That said, where I disagree is the assertions that affirmative action in its current form is leading to that formation of a competent national elite and that torching the quota regime will lead to complete disaster. First, there is no evidence that the current elite is either competent or nationalistic, or in fact republican in spirit. Second, the Asian or Indian kids who study for 12 hours a day and learn to play Chopin and to spell some of the most exotic English words by the time they are 13 will simply learn how to write a good admission essay, adhering to the new social norms and using the new normative lingo that any colleges impose. The cream always rises to the top, as the great philosopher Macho Man Randy Savage once said.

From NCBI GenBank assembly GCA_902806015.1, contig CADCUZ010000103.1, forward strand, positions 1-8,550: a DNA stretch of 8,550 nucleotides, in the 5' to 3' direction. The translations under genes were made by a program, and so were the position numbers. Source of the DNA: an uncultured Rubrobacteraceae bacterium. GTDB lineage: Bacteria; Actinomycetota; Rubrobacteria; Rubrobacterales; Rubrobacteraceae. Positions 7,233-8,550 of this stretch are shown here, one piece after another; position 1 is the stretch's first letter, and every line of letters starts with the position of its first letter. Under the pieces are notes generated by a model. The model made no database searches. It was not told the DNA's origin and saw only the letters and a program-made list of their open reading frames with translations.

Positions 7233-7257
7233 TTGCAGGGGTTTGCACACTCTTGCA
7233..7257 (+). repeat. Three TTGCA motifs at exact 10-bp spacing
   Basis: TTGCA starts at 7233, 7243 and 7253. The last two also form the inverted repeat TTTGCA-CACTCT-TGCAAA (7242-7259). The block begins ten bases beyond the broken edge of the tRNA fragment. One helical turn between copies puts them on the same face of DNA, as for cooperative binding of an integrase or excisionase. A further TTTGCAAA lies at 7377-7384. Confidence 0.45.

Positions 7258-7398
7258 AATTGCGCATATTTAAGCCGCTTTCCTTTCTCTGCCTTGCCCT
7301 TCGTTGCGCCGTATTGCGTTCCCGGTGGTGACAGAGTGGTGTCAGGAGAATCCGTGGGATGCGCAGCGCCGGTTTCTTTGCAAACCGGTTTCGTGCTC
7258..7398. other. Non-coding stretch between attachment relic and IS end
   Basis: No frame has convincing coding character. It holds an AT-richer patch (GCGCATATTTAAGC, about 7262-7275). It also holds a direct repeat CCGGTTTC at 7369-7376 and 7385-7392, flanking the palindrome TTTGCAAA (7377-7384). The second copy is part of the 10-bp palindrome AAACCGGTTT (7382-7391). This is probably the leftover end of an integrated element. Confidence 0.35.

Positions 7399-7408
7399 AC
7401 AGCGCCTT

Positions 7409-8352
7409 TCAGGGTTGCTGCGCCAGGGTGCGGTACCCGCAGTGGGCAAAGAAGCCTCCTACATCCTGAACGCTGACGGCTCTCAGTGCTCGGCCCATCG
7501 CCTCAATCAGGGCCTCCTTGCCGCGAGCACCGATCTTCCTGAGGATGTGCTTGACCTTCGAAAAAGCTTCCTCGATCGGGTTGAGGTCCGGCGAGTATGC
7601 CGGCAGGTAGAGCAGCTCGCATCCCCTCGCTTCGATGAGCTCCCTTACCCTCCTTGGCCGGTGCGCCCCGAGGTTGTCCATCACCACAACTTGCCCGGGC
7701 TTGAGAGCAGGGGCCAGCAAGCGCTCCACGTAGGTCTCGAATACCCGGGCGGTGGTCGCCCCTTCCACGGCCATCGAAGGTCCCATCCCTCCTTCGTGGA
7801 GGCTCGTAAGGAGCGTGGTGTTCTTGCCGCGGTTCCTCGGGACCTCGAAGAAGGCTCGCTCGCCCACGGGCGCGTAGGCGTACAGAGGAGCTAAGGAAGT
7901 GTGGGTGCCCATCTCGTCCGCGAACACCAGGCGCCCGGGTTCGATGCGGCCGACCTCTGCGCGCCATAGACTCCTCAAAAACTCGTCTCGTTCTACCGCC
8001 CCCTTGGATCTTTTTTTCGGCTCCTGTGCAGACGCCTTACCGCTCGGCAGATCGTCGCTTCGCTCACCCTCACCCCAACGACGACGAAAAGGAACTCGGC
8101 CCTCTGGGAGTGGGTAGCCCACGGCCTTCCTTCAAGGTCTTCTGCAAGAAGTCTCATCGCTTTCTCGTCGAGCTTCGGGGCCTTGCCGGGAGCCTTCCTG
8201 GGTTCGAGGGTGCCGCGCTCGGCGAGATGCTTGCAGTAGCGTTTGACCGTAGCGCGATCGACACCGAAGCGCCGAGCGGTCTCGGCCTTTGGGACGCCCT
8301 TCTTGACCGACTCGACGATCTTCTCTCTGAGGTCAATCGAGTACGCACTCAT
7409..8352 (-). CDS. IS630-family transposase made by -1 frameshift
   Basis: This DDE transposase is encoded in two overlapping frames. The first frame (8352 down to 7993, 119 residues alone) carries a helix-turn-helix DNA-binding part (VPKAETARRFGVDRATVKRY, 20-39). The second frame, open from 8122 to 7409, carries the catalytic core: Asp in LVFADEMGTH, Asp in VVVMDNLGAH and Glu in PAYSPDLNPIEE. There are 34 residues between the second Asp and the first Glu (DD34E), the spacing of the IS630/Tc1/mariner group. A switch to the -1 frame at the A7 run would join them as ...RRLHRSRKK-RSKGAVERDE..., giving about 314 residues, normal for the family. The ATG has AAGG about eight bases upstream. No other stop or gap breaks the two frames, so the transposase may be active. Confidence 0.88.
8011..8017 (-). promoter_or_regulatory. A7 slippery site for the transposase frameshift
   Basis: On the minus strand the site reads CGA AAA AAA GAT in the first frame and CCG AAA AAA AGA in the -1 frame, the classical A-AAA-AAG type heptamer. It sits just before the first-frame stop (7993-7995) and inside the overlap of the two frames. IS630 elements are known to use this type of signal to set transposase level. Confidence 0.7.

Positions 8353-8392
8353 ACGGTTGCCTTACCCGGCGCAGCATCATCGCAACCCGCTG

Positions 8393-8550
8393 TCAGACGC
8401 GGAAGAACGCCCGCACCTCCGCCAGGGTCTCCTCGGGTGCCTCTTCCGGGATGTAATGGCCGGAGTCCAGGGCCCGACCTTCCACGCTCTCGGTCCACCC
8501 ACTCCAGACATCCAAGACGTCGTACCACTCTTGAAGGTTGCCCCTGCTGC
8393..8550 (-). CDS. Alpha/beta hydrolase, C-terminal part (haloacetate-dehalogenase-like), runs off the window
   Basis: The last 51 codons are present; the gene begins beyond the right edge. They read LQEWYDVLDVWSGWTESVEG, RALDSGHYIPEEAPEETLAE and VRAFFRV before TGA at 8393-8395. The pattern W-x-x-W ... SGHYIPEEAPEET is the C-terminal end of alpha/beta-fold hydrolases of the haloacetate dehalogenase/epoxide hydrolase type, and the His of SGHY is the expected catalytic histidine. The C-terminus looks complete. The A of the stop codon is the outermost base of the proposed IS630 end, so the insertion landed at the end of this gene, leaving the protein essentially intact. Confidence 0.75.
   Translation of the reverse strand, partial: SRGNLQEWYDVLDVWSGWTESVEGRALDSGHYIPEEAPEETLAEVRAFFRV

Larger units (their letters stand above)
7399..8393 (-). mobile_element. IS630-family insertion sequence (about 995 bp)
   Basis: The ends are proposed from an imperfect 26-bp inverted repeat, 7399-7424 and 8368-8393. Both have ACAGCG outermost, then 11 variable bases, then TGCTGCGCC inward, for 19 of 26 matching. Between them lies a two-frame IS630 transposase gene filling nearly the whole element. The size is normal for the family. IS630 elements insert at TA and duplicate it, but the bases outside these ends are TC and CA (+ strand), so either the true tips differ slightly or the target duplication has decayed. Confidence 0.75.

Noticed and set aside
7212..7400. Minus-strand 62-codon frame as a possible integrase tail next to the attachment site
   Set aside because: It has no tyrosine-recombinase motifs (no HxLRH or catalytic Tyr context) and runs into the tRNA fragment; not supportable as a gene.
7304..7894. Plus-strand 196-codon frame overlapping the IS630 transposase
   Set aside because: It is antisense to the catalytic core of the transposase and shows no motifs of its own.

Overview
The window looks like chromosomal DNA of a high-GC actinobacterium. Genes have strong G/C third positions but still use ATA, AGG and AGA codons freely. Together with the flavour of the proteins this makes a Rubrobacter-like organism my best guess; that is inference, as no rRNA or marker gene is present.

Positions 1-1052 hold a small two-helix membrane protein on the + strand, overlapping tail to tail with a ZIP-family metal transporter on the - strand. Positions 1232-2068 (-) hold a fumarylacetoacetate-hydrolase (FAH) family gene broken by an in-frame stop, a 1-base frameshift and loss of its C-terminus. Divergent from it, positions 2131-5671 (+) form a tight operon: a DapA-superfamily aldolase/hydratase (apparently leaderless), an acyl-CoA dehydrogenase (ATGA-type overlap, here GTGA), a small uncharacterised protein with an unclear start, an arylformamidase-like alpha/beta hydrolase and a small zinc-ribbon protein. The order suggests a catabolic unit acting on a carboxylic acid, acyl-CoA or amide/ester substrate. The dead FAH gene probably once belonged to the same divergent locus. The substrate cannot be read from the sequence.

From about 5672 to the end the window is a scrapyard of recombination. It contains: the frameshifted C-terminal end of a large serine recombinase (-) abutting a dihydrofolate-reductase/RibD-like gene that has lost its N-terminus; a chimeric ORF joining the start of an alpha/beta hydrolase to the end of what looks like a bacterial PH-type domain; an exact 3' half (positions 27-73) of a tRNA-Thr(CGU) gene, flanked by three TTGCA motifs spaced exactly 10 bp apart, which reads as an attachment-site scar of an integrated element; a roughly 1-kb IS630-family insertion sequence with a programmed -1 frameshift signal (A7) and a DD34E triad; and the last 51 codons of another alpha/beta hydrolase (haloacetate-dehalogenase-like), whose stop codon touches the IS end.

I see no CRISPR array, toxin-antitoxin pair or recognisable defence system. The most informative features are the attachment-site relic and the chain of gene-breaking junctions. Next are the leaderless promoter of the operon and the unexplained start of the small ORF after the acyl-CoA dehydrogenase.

The point is that the colleges have simply given up on excellence. There’s now an elite consensus that any form of blindly tested merit—or anything that goes against an egalitarian orthodoxy or enforces some boundaries or hierarchy—is equal to “white supremacy.” Yes, of course a republic needs social equilibrium, but a republic will not survive at all if members of the governing elite are all ideologues or imbeciles.
This incredible essay by Rupa Subramanya, published immediately prior to the ruling, showed what was at stake. It showed the parallel story of one Calvin Yang, who was a party to the lawsuit, a university swimmer and rugby player, debate-club champion, and a speaker of six languages. He scored a 1550 out of 1600 on his SAT, and was then rejected by both Harvard and Yale. On the other hand, there was Sonia Green, a 19-year-old black woman who was “accepted almost everywhere, including Harvard—despite scoring a 28 on her ACT, much higher than her public high school’s average of 12, but lower than the average at the most competitive schools.” In the end, she ended up at Duke with a full scholarship, where her mother is an administrator in the university’s African and African American Studies Department.